I wasn’t sure what to expect going into Ajin but it proved to be a show that got me engaged with it pretty quickly with what it wanted to do and the overall world design of it. The CG animation is something that does bother some people more than others but I’m just enjoying the overall progress of the quality of it over the years as it’s something that has to be worked at and improved, which Polygon continues to do. The story here is the right kind of dark and serious thing that has a few threads going on without focusing solely on a plucky teenager set against the world. As much as I liked his story I would have enjoyed the series as a whole a lot more if he wasn’t in it and it was more about the cat and mouse game between Sato and Tosaki and all those caught up in it. Sentai’s release is spot on and fans of it from the streaming side will definitely like the end result here.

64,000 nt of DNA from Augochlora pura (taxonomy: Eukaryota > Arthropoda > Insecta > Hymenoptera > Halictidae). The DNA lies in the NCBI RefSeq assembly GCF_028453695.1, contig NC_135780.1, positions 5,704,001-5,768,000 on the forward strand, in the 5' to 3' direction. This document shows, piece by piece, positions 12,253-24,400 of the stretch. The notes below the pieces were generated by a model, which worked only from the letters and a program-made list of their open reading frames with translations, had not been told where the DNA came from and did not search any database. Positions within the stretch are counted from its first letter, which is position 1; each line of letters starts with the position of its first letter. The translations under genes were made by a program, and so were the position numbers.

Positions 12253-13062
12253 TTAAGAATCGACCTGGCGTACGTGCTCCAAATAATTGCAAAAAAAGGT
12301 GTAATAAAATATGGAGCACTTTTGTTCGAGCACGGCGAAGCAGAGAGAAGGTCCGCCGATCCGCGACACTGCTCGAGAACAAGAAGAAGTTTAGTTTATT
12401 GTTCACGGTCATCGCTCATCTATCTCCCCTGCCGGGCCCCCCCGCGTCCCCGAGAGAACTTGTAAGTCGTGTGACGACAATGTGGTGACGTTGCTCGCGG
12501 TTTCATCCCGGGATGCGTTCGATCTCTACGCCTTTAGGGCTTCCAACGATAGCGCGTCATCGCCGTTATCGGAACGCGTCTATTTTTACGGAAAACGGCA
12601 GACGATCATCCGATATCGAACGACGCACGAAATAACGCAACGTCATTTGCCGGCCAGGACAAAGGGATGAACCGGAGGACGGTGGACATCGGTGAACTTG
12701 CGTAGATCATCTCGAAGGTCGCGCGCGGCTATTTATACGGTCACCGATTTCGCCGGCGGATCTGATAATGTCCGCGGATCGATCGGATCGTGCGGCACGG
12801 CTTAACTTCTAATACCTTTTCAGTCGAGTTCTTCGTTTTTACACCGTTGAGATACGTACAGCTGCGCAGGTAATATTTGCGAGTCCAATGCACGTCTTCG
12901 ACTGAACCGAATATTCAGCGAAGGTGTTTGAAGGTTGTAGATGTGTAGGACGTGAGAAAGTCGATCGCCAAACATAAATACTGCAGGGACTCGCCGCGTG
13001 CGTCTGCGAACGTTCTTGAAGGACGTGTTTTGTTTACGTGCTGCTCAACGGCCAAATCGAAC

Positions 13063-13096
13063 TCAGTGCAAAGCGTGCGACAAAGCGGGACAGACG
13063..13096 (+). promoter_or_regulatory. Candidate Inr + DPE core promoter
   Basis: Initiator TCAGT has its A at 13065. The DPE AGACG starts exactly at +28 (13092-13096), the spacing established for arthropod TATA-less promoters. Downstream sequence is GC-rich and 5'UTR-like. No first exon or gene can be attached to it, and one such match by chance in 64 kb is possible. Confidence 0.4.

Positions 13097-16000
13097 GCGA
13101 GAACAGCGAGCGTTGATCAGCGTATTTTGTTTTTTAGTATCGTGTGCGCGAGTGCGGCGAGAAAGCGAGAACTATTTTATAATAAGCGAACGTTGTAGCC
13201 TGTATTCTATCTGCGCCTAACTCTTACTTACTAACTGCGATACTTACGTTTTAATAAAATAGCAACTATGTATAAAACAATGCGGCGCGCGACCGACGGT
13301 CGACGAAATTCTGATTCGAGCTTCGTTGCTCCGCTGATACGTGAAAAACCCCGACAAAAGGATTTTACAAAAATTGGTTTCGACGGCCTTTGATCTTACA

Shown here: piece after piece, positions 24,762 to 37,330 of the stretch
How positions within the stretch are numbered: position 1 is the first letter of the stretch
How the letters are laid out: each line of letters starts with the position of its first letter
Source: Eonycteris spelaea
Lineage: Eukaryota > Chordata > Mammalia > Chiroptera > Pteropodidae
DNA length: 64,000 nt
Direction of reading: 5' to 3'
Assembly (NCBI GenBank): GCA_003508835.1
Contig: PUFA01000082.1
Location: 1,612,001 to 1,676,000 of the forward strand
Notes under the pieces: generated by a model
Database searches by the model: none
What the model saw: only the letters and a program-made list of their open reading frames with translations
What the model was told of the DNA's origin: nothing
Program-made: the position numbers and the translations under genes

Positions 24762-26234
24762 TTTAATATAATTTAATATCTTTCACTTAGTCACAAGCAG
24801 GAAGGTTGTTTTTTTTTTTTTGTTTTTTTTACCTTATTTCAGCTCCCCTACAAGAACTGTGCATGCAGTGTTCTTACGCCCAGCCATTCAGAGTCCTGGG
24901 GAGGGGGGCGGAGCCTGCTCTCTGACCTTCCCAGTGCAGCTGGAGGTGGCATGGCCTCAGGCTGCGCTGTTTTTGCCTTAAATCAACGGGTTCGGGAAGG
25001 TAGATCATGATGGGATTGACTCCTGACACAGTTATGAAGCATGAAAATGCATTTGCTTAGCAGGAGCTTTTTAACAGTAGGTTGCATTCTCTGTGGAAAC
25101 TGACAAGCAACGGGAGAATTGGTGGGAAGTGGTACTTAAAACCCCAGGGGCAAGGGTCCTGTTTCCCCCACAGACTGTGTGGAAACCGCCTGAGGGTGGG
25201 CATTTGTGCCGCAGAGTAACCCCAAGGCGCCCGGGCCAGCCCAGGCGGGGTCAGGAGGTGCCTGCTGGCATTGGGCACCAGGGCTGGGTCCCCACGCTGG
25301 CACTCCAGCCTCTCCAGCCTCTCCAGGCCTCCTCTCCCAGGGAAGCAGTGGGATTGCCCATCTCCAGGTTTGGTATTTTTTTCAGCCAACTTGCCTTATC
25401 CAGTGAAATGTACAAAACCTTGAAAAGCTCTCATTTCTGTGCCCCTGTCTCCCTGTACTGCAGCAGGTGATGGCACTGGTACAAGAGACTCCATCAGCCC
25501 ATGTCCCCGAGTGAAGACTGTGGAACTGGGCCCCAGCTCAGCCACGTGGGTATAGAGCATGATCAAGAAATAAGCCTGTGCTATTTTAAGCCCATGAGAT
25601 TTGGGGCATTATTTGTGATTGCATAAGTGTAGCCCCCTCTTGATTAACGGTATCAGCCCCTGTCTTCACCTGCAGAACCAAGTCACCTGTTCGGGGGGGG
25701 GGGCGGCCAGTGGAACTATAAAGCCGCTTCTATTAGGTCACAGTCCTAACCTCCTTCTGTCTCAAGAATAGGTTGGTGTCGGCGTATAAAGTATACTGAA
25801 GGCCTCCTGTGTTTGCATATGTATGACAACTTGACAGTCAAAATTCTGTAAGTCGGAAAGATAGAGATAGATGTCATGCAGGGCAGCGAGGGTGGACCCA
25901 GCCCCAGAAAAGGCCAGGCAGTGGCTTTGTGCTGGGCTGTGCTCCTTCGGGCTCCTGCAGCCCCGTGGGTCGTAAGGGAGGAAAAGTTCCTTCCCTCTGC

Japanese DTS-HD MA 5.1 Language, English DTS-HD MA 5.1 Language, Spanish DTS-HD MA 5.1 Language, English Subtitles, Spanish Subtitles, Clean Opening, Clean Closings, Animatics
Content Grade: A-
Audio Grade: A-
Video Grade: A-
Packaging Grade: B+
Menu Grade: B
Extras Grade: B-
Released By: Sentai Filmworks
Release Date: May 16th, 2017
Running Time: 325 Minutes
Video Encoding: 1080p AVC
Aspect Ratio: 1.78:1 Widescreen
Sony KDL70R550A 70″ LED 1080P HDTV, Sony PlayStation3 Blu-ray player via HDMI set to 1080p, Onkyo TX-SR605 Receiver and Panasonic SB-TP20S Multi-Channel Speaker System With 100-Watt Subwoofer.